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MissouriFamilies eNewsletter

March 13, 2017



“May your blessings outnumber the shamrocks that grow, and may trouble avoid you wherever you go.”

~Irish Blessing



Put Your Best Fork Forward: National Nutrition Month®

Tracy Delaney, Nutrition and Health Education Specialist, Lafayette County, University of Missouri Extension

National Nutrition Month 2017 graphicNational Nutrition Month® is a nutrition education campaign launched each March by the Academy of Nutrition and Dietetics... The goal of the campaign is to reiterate the basics of healthy eating and to celebrate the expertise of registered dietitian nutritionists.

Each year a theme captures current nutrition-related culture and trends. The 2017 theme —“Put Your Best Fork Forward”— reminds us that each bite counts and small changes over time can greatly improve our health.

For tips to put your best fork forward, see the full version of this article at

Add some green to your diet

Christeena Haynes, MS, RD, LD, former Nutrition and Health Education Specialist, Dallas County, University of Missouri Extension

Green foods in the shape of a heartAccording to the Dietary Guidelines for Americans, vegetable and fruit consumption in the U.S. is lower than recommended. The guidelines suggest that Americans should increase their vegetable and fruit intake, as well as include a variety of vegetables in their diets.

Fruits and vegetables provide many nutrients and decrease the risk for chronic diseases... Start incorporating a variety of fruits and veggies in your diet by making it fun — for example, pick a color theme every month until eating a colorful variety becomes part of your normal routine.

In honor of St. Patrick's Day, here are a few examples of green fruits and vegetables and the benefits they offer...

For the health benefits of green fruits and veggies, plus tips for increasing fruit and veggie consumption, see the full version of this article at

Also for St. Patrick's Day, here are some tips to trim fat and calories from your corned beef and cabbage feast:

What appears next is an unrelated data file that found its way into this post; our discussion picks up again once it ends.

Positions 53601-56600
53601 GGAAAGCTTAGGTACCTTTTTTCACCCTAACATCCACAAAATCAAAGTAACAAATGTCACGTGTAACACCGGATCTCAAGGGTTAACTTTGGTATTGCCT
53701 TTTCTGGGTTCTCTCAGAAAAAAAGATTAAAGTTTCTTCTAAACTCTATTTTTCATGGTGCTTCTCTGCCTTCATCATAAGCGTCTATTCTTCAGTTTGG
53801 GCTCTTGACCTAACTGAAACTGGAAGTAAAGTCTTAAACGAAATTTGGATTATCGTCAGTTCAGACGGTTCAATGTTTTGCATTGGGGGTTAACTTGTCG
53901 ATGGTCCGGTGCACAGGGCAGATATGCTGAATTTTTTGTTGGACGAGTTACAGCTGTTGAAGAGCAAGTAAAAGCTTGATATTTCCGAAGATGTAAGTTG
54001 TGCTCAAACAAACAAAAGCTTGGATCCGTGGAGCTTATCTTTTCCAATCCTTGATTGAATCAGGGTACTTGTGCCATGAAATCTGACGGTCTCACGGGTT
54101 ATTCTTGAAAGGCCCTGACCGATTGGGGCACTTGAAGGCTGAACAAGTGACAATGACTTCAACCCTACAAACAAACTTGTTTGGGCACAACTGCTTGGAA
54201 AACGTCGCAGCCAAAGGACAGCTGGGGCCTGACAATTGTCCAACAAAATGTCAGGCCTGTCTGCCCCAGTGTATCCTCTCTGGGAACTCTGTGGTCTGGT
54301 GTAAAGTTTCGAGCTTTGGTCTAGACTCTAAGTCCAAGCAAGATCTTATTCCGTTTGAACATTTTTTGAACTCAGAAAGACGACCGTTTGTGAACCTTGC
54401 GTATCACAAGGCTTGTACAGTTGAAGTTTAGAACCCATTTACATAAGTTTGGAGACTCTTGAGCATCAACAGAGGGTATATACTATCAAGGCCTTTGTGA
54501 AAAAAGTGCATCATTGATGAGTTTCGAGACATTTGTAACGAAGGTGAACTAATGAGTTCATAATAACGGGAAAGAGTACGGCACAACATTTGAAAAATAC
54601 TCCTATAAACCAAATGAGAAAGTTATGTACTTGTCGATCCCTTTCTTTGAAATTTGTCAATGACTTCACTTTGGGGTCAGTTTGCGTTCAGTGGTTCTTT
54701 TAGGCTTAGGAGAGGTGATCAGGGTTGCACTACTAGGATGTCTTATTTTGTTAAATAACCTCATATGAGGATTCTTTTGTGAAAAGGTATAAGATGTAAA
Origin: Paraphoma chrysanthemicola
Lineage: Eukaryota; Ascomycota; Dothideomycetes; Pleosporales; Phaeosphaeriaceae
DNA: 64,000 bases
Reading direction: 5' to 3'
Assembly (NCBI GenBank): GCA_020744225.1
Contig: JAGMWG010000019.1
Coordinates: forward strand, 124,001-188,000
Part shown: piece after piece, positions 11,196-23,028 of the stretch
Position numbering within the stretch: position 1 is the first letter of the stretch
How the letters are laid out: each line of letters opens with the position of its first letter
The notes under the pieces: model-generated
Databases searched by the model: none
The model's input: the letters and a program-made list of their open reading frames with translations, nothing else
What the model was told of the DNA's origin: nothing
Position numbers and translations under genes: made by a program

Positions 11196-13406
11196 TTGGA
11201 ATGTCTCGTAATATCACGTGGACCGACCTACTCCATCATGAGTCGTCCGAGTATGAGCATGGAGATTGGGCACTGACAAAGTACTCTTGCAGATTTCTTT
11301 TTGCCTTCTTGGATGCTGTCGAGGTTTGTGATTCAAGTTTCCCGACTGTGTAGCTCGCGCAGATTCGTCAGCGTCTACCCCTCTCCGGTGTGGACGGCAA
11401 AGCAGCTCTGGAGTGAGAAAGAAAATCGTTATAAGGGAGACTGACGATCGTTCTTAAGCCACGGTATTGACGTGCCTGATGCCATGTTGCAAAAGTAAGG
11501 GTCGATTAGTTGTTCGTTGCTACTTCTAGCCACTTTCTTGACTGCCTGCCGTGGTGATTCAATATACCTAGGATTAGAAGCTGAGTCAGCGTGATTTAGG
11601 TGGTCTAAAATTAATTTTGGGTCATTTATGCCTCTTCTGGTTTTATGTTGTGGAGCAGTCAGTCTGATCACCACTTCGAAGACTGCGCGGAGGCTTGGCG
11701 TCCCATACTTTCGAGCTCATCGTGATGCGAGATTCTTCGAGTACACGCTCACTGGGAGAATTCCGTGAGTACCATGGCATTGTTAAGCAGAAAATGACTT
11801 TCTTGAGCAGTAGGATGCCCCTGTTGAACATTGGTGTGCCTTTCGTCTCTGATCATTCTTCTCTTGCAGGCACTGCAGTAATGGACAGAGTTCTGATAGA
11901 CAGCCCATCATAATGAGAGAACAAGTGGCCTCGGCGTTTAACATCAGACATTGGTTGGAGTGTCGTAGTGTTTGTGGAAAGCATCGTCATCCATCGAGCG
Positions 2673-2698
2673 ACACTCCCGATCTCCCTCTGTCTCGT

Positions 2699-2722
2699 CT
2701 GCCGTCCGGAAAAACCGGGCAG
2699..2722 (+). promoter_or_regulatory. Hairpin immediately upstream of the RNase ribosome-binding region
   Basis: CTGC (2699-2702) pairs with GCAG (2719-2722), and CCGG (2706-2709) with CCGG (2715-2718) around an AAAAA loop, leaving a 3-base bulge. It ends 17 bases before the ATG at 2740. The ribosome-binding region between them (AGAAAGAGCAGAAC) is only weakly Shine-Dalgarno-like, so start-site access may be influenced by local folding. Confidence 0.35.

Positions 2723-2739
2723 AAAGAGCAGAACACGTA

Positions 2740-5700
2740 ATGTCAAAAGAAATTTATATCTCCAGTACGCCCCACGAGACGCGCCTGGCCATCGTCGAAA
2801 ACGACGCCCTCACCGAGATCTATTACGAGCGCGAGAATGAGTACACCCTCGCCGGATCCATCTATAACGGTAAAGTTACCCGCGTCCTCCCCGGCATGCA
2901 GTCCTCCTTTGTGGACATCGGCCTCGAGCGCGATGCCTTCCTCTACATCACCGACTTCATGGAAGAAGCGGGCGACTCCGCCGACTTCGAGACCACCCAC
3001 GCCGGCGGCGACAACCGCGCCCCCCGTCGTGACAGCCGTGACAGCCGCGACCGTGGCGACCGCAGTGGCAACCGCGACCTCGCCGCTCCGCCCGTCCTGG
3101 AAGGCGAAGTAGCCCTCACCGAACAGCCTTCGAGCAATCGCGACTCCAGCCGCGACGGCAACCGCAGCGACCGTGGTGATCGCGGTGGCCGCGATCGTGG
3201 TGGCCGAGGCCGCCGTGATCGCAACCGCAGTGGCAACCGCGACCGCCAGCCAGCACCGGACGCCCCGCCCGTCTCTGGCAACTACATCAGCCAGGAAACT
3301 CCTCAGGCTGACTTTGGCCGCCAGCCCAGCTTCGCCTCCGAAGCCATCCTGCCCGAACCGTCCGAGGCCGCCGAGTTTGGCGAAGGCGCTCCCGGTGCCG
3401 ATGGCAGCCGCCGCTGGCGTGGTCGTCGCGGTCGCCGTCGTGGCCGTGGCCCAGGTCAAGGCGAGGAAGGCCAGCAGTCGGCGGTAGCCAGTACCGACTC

March 13-19 is Brain Awareness Week

Boost early brain development

Nina Chen, Ph.D., CFLE, former Human Development Specialist, University of Missouri Extension

Mom interacting closely with young babyScientists have discovered how children’s earliest experiences affect the way the brain is shaped. They have also learned how early brain development and the parent-child relationship interact to create a foundation for future learning.

Research on early brain development suggests the following guidelines to help children build their brain power and develop healthy patterns for life-long learning...

For guidelines to boost early brain development, see the full version of this article at

March 13-19 is Brain Awareness Week

Senior citizens should jog their memory daily

Illustration of brain lifting weightsVirtually every day more research is focusing on issues impacting senior citizens. One recent example is a study that said keeping the mind active is a key to good health.

“As we age, we lose neurons, but these neurons can form new connections,” said Jim Wirth, human development specialist, University of Missouri Extension. “Research is being conducted now to determine if new brain connections develop with mental and physical exercise. Many researchers already believe that is the case.”

According to Wirth, the brain of a senior citizen is similar to the brain of a healthy young person. But, like muscles in our body, the brain can grow and change...

For ways to keep your mind stimulated and sharp, see the full version of this article at

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